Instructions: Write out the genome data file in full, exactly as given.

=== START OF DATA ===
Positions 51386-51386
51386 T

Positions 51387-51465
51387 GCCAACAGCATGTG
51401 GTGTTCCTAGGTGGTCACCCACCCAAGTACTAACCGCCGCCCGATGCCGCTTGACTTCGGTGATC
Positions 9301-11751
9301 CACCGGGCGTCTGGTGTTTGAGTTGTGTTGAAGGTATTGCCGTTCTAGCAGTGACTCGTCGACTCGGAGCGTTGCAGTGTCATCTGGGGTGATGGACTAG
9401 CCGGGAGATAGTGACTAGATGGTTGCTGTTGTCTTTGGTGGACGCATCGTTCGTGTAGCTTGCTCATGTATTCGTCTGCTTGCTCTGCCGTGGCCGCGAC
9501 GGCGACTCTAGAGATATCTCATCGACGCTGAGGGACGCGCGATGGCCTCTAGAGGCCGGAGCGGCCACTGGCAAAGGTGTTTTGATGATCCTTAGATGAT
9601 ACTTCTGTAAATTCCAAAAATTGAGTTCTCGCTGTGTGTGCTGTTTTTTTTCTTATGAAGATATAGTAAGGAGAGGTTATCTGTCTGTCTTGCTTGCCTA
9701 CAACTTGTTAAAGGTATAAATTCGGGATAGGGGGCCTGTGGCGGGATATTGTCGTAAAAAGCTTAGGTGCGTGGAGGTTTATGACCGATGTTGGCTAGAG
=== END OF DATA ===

Positions 51386-51386
51386 T

Positions 51387-51465
51387 GCCAACAGCATGTG
51401 GTGTTCCTAGGTGGTCACCCACCCAAGTACTAACCGCCGCCCGATGCCGCTTGACTTCGGTGATC
Positions 9301-11751
9301 CACCGGGCGTCTGGTGTTTGAGTTGTGTTGAAGGTATTGCCGTTCTAGCAGTGACTCGTCGACTCGGAGCGTTGCAGTGTCATCTGGGGTGATGGACTAG
9401 CCGGGAGATAGTGACTAGATGGTTGCTGTTGTCTTTGGTGGACGCATCGTTCGTGTAGCTTGCTCATGTATTCGTCTGCTTGCTCTGCCGTGGCCGCGAC
9501 GGCGACTCTAGAGATATCTCATCGACGCTGAGGGACGCGCGATGGCCTCTAGAGGCCGGAGCGGCCACTGGCAAAGGTGTTTTGATGATCCTTAGATGAT
9601 ACTTCTGTAAATTCCAAAAATTGAGTTCTCGCTGTGTGTGCTGTTTTTTTTCTTATGAAGATATAGTAAGGAGAGGTTATCTGTCTGTCTTGCTTGCCTA
9701 CAACTTGTTAAAGGTATAAATTCGGGATAGGGGGCCTGTGGCGGGATATTGTCGTAAAAAGCTTAGGTGCGTGGAGGTTTATGACCGATGTTGGCTAGAG